Although there isn’t a single or fully correct answer, it’s possible to perceive from the journalists’ reports that community media outlets use a set of experiences and survival strategies that allow them to exercise freedom of speech even during electoral periods. These are articulated through solutions journalism and the educational power of community journalism.
Jefferson Barbosa, executive director of PerifaConnection, explains:
“When we think about elections, we, as communicators from the peripheries, always think about how we can explain what each political role actually does. Deep down, I believe that election coverage in the favelas has always been like this. We put forward the proposal of political education. The key turning point from the last few years is that we have also tried to direct people toward certain specific agendas, such as public transport, health, education and unemployment. This can help favela residents and people from the peripheries choose the candidate they want to vote for.”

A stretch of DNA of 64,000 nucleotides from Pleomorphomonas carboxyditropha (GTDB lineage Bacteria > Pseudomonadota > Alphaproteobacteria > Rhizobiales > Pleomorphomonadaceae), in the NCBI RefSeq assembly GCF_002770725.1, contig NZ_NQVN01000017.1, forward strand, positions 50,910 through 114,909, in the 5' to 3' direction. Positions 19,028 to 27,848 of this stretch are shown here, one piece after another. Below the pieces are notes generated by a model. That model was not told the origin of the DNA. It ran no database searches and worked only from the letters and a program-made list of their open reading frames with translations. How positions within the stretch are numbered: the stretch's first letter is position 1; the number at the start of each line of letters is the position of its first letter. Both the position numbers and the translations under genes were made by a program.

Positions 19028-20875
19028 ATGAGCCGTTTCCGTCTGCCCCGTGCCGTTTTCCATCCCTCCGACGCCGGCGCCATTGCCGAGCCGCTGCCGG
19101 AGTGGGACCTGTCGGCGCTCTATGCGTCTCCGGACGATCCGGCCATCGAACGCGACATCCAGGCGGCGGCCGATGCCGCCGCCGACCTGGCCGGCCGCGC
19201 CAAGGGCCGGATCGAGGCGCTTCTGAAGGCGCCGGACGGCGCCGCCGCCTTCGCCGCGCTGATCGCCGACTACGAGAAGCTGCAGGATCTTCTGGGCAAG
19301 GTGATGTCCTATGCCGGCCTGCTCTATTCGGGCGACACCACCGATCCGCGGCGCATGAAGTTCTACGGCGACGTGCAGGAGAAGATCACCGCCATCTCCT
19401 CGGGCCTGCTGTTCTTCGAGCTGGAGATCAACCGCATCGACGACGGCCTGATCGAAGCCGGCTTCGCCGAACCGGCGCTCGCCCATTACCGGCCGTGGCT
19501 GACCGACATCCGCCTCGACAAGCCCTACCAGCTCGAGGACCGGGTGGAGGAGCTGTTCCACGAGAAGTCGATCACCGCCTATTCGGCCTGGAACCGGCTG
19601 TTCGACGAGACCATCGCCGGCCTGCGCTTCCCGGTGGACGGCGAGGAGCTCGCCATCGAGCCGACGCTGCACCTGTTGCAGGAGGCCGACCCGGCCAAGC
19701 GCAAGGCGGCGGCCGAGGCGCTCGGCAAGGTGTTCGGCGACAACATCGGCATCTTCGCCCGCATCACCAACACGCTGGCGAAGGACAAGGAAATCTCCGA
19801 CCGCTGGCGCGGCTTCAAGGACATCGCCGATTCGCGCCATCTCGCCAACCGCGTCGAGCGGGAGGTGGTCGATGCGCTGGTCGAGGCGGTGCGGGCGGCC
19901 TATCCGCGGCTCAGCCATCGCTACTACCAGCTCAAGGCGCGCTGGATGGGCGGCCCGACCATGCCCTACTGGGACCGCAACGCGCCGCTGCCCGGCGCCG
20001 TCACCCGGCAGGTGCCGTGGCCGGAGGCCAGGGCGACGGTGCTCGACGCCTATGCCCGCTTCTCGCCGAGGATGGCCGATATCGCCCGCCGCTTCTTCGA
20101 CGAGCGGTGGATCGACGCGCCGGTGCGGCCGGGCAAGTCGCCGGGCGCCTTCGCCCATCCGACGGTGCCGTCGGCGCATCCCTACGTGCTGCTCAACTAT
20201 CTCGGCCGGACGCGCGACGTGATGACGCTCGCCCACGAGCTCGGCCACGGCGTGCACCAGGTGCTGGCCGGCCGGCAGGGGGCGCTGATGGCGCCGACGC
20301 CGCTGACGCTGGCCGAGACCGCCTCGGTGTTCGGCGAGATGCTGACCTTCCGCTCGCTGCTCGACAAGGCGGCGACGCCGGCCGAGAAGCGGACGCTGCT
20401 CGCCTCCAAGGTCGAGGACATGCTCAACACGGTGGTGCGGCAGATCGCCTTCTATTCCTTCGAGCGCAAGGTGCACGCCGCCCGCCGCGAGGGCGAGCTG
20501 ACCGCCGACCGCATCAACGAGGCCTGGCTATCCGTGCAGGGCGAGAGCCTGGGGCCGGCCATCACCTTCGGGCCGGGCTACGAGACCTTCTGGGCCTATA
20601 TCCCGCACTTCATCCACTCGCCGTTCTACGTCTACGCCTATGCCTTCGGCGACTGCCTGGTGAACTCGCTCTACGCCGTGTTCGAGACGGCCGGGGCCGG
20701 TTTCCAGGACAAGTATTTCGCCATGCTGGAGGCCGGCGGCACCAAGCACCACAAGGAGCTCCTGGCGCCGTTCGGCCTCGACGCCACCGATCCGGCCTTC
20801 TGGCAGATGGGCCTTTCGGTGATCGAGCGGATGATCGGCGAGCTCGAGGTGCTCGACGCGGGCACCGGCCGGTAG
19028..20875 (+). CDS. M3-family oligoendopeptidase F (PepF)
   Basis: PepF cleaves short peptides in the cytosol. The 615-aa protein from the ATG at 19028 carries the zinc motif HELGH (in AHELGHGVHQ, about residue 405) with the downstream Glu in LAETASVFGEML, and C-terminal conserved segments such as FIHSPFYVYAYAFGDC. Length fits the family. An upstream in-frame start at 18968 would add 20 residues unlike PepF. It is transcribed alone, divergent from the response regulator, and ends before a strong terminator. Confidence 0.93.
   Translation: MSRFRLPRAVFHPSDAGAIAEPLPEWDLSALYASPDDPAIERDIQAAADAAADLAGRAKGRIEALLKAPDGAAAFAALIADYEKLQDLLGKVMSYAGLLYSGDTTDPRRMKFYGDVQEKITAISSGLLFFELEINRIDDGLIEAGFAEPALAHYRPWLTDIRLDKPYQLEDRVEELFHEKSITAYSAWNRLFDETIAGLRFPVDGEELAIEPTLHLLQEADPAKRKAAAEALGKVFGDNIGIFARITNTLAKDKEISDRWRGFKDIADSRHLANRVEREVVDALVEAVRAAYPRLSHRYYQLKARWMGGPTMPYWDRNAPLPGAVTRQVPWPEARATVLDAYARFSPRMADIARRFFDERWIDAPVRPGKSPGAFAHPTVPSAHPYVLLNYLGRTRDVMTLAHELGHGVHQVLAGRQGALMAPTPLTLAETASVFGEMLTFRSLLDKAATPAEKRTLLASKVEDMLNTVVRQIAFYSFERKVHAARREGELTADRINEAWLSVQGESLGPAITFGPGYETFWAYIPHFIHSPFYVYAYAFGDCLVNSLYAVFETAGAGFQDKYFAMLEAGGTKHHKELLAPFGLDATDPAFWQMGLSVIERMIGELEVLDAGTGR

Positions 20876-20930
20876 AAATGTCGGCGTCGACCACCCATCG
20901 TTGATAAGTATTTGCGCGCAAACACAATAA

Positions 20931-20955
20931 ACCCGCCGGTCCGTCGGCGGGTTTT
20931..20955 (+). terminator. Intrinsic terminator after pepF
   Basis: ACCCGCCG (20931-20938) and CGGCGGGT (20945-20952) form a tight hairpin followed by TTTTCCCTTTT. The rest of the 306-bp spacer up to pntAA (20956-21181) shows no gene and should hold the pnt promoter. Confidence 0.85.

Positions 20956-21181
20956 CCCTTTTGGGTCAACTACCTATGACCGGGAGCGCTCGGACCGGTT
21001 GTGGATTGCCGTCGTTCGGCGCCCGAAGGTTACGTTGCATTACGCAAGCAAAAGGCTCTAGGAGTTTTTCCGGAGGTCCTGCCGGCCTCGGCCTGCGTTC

Creating a platform to dispute common narratives about the peripheries—using a network of over 20 journalists from the favelas—PerifaConnection intends to strategically depolarize the narratives surrounding this year’s elections using “creativity in approaching these themes.” The proposal dubbed the “cabinet of love” is not a specific project but a practice.
“It’s something to dispute these narratives… the objective is to clarify information and depolarize so that people can decide on the best candidates and choose their vote from the point of view of their own reality.”
To Barbosa, this is the turning point for producing communication and interacting with the public about elections within peripheral communities:
“We [reporters in the favelas] cannot occupy a political space because next to no journalist would actually be able to do that. That would make our position—being a journalist, providing information—infeasible. This is why we talk about rights and not about candidates.”